Reader Letter: What does “full-time RVer” mean?

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Dear Chuck,
Is there a definition of a “full time” RVer? The reason I ask is that I have noticed the term being used many ways. Examples of statements made by different people:

They say, “We full time” and then we find out they live in a New England state, store their RV in Florida and “full time” for two weeks nearly every year.

Some are more definitive when they state clearly that they “full time” every summer.

And then there are those, like my wife and I, that didn’t claim to be “full timers” until we moved out of our “sticks-and-bricks” house to make our RV (30-foot trailer) our home – wherever it is parked.

This discrepancy really isn’t a serious problem, but it is a minor one. When we’re talking with an RVer who says he or she are “full timers” and we ask where they plan to spend the next winter and they say “home in Michigan.” We ask “Why would you choose to RV in a Michigan winter?” Their answer “Oh, we are leaving our RV in Florida and will be in our home in Michigan.”

This confuses me. I wonder how they can live in one state and have their RV in another state more than a thousand miles away, yet still be RVing.

I had thought the “full time” meant that one lived in their RV full time, that the RV WAS THEIR HOME.

My wife and I go home every night – wherever it is parked.

We still own the house we used to live in in Northern California, but it hasn’t been our “home” since we moved out almost three years ago. And we never plan to return. Why sell a house in California when the rental income is more than a thousand dollars a month more than the mortgage payment – taxes and insurance included? — Sam Crabtree

Dear Sam,
I hear the term used differently, just as you do. To me, if someone says they are a full-time RVer, then it means they live in an RV full-time, as in ALL THE TIME. Nobody knows how many people are living that way, but estimates are as high as a million.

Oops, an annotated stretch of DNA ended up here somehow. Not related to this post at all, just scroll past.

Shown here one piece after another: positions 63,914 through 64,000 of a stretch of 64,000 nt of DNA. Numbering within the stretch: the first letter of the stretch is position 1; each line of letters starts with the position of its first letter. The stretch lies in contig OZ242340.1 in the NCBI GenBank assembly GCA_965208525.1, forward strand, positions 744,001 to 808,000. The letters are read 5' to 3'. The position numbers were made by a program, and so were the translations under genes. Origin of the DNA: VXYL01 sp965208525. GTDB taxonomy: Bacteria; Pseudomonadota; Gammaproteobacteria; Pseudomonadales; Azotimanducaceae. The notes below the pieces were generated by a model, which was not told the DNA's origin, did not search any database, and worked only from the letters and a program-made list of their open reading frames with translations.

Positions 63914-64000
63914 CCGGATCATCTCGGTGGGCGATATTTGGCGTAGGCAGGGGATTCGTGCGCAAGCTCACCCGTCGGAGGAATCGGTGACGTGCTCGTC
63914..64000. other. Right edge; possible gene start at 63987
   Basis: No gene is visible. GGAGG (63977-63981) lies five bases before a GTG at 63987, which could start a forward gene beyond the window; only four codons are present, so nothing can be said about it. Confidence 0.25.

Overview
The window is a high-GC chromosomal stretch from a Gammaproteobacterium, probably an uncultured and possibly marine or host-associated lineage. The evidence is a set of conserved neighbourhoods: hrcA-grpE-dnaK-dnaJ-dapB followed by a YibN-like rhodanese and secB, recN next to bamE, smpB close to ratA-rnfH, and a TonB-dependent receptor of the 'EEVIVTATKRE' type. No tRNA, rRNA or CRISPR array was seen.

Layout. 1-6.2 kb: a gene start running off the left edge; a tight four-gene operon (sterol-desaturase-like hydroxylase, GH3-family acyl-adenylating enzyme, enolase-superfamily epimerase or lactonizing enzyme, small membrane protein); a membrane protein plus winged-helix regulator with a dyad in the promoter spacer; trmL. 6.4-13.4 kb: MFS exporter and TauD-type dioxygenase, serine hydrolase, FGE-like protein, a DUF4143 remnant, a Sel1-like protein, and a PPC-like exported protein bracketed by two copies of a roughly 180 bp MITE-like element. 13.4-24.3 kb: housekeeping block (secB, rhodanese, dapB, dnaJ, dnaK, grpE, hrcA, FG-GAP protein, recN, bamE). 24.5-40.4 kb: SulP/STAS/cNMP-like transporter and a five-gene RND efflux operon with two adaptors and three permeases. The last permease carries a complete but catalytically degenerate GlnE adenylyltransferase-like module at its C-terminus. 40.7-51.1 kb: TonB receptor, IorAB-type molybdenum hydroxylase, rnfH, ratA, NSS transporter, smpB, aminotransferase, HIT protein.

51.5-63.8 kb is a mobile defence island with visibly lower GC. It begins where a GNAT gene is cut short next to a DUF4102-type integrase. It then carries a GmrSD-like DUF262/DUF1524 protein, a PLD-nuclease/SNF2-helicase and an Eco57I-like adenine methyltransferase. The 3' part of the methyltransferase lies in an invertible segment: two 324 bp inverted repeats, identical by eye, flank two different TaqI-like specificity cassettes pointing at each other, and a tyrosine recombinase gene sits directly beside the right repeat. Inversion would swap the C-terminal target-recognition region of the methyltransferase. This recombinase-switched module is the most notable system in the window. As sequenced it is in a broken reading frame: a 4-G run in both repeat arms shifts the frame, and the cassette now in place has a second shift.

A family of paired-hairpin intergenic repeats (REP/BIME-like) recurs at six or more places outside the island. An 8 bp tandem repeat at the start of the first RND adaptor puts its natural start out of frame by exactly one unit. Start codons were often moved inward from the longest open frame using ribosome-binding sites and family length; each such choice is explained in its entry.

I do wonder, though, if someone who lives in an RV full-time in one place year-round, is a “full-time RVer” or simply someone whose permanent home is a recreational vehicle. Many people who buy RVs these days do so to live in, not to travel with, the vehicle. To me, someone who lives in an RV park year after year without moving is not an RVer at all, at least not as a person who uses it for recreation.

Anyone who lives in their RV half the year, well, I don’t think he or she can claim to be “full-timers.”

But like you said, it’s not really a big deal. It’s just words. —Chuck

##RVT965

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Coralie Myers
8 days ago

It is my understanding that some insurance companies look at full-timing differently. Some consider RVing 3 months or more out of the year as full-timing. It is important to know this so you don’t get a surprise if you need to make a claim and the insurance company decides you didn’t have enough coverage.

Vanessa Simmons
9 days ago

I was full time for almost two years and now I am seasonal. I will spend three or four months on the road, three or four at home, etc. Full time is not having a S&B but you could have a piece of property that you park on and serves as your home base.

Jeff Craig
9 days ago

Is someone who buys an RV but leaves it parked somewhere (like a roadworthy version of a Park Model) a full timer, or a ‘roadsteader’?

For my money, if you sell/move out of your ‘sticks and bricks’ home, and ‘hit the road’ in an RV then you are a ‘full timer’. However, if you buy an RV and leave it at a resort during the ‘off season’ while you return home, and it only moves for maintenance or to take a weekend trip, then you should consider yourself a ‘roadsteader’ (like homesteader, but roadworthy). As my wife points out, you can, however, be a ‘Part-Time, Full Timer’, when you split your time between travelling in your RV and your permanent address.